David Bahnsen reflects on last night’s annual dinner:
(Acton’s) co-founder, Father Sirico, is a friend and patriot. He is a scholar in Catholic social thought, and perhaps as good of an orator as I have ever heard. He and I shared the podium at an event I did in Newport Beach earlier in the year. Fortunately for me, I spoke before him that evening! The talk tonight was challenging and inspiring. He reminded us that the greatest victim in this present environment is entrepreneurial courage. We do not have the option to wallow in our pessimism. Defeatism will not protect us from the walls of socialism and redistributionism being built right around us. As Hayek said decades ago, moral courage is needed to tow the line for the cause of freedom and markets. I feel grateful this evening to have an ally in this battle in Father Sirico and the Acton Institute.
The keynote speaker tonight was Arthur Brooks, the President of the American Enterprise Institute. His talk forms the basis for my catchy blog title. He carefully walked us through the overwhelming evidence that it is “earned success” that makes people happy. Society is over-loaded with people who have received money via inheritance or the lottery, and sociological and psychological studies have repeatedly affirmed this rather fascinating tenet: People with money who did not earn it are overwhelmingly more likely to say that they are unhappy than people who earned it. Obviously, regardless of the source of one’s prosperity, happiness can not be bought. As people of faith, we know that the human condition is such that mere material comfort can not bring about resolution in what tries men’s souls. But “earned success” – the stimulation of human dignity that achievement and accomplishment represent – does bring about happiness (at least in a statistically significant way).
In his commentary, Matt Cavedon, communications associate at the Acton Institute, addressed new taxes that are being proposed to combat the high obesity rates in the United States and to provide financial support for health care reform. The new taxes proposed to help fund health care reform will begin to tax what Congress deems junk food or unhealthy food. Cavedon exposes the hypocrisy fostered by taxes on such junk or unhealthy food:
In “The Sin Tax: Economic and Moral Considerations,” the Rev. Robert A. Sirico, president of the Acton Institute, has argued against the idea of taxing sins to pay for public services. If the government relies on taxes on unhealthy foods to pay for health care programs, how can it both fight obesity and maintain steady revenue? Sirico says it cannot: “Under a sin tax, the state finds itself professing to discourage certain behaviors while relying on their continuance as a source of revenue.” The government may say unhealthy eating is bad, but it would rely on it for tax money.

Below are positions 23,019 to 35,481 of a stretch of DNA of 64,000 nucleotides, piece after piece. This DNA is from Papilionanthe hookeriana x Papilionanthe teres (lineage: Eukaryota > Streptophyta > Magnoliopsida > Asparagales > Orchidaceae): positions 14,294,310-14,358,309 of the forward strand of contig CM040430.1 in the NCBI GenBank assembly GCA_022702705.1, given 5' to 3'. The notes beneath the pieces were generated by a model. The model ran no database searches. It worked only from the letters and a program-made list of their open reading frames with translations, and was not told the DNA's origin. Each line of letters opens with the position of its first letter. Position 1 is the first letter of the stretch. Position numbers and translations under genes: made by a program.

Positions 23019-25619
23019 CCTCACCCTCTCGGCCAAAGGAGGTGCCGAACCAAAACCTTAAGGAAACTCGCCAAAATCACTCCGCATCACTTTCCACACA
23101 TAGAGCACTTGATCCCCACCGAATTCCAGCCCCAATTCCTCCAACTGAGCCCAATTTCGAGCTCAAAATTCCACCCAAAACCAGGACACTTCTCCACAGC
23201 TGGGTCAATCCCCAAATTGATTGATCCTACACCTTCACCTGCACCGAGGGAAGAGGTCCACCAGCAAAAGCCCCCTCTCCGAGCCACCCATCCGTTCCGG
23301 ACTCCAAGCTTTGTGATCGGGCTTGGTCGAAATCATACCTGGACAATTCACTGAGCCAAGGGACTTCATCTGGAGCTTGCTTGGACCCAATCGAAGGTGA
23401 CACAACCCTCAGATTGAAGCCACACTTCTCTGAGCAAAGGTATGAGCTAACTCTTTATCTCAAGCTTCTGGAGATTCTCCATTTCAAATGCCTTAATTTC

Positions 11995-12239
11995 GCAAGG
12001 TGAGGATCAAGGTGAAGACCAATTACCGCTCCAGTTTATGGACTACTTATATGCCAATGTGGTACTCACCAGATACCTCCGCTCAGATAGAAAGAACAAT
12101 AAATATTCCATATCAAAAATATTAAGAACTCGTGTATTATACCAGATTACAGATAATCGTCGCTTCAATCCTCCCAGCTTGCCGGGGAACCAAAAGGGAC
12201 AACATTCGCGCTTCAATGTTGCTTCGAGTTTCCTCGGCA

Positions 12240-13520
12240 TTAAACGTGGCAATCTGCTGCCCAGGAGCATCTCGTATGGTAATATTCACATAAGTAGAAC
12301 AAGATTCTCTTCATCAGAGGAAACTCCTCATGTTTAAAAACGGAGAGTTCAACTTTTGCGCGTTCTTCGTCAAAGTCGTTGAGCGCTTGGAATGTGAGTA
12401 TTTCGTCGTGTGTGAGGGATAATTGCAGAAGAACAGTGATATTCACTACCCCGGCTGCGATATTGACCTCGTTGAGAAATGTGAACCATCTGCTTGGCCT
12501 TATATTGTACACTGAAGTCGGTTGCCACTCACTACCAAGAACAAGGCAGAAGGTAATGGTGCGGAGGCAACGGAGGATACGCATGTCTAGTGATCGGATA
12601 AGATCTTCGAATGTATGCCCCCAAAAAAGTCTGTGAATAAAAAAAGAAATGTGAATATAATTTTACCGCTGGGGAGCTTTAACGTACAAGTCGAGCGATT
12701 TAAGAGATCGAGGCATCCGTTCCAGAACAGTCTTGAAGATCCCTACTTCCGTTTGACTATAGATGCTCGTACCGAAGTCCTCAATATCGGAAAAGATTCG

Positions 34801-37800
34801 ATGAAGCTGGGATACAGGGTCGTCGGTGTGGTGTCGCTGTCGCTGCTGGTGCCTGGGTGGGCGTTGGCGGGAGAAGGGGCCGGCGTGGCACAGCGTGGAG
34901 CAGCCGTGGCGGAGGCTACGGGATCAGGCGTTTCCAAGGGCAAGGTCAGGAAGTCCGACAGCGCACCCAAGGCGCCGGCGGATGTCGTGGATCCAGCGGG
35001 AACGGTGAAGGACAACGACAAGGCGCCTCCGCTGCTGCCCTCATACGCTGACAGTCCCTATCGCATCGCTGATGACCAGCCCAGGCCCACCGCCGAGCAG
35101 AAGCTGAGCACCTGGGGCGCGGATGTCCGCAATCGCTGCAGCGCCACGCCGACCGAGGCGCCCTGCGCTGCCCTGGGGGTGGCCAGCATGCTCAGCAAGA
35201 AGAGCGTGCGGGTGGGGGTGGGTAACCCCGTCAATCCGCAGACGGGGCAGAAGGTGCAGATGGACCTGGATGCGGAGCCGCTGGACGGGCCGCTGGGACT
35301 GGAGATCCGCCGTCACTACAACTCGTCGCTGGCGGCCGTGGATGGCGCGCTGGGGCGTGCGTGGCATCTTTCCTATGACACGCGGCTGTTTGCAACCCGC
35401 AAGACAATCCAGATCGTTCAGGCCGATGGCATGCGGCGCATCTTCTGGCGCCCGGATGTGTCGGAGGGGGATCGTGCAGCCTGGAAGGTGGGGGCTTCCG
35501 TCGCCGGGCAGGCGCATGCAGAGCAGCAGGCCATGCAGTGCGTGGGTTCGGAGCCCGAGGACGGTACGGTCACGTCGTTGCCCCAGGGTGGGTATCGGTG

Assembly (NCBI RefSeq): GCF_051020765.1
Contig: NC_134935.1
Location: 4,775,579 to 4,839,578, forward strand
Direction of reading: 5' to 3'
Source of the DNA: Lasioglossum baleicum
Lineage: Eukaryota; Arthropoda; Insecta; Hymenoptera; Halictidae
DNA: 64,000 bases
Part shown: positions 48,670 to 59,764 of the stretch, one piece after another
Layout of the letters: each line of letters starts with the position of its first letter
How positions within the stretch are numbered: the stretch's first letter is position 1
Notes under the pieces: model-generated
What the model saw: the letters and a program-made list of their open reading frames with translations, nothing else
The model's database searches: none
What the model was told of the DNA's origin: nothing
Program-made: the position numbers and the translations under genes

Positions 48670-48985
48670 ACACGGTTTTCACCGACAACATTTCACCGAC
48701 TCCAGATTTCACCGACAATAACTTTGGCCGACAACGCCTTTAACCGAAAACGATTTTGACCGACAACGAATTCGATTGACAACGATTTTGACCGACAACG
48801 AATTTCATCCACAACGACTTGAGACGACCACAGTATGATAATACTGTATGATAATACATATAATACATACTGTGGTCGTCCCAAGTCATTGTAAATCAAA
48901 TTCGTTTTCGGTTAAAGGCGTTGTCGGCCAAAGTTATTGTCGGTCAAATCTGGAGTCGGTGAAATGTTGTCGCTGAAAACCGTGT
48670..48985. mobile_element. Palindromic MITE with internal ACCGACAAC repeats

The problem of hypocrisy leaves aside the question of whether government is qualified to be the moral police officer of our pantries in the first place. Sirico points out that “the government’s sense of morality, especially when it is influenced by excessive power, is often at war with traditional standards and common sense.” With food taxes, eating apple pie would become more of a punishable sin in the eyes of the government than cheating on a spouse.
Cavedon further explains the hypocrisy of taxes on junk and unhealthy food while also articulating the moral disorientation of such taxes. “Obesity is a problem” Cavedon states, “but higher taxes are not the answer.”
In light of what is going on in the world’s economies, and in light of what will be increasing tension between secular governments and the Church, which has her body of teaching on social issues, it is a good idea to have a strong discussion about Acton and the Church’s social teachings.
Fr. Z, who joined us at Acton University as a blogger last year, started the Acton discussion to address comments that were being raised on another entry regarding Fr. Robert Sirico’s letter to Notre Dame President Rev. John Jenkins. Here’s Fr. Z’s summary:
Under that other entry, commenter Sarsfield opines:
Sirico is a dissenter from the social magisterium of the Church in favor of the decidedly un-Catholic philosophy of economic liberalism. The very purpose of his organization is to “correct” the “mistakes” of all the Popes who have spoken on the social question since Leo XIII. His choice of the organization’s name is telling if anyone bothers to read a little history. It was Acton, after all, who not only opposed Vatican I’s proposed definition of papal infallibility but tried to use his considerable influence with the British government to induce the anti-Catholic European powers to intervene militarily to prevent the Council from meeting.
Some responses were given to this:
* You may or may not agree with Fr. Sirico’s affinity for economic liberalism, but it is a gross overstatement to accuse him of dissenting from the Magisterium of the Church.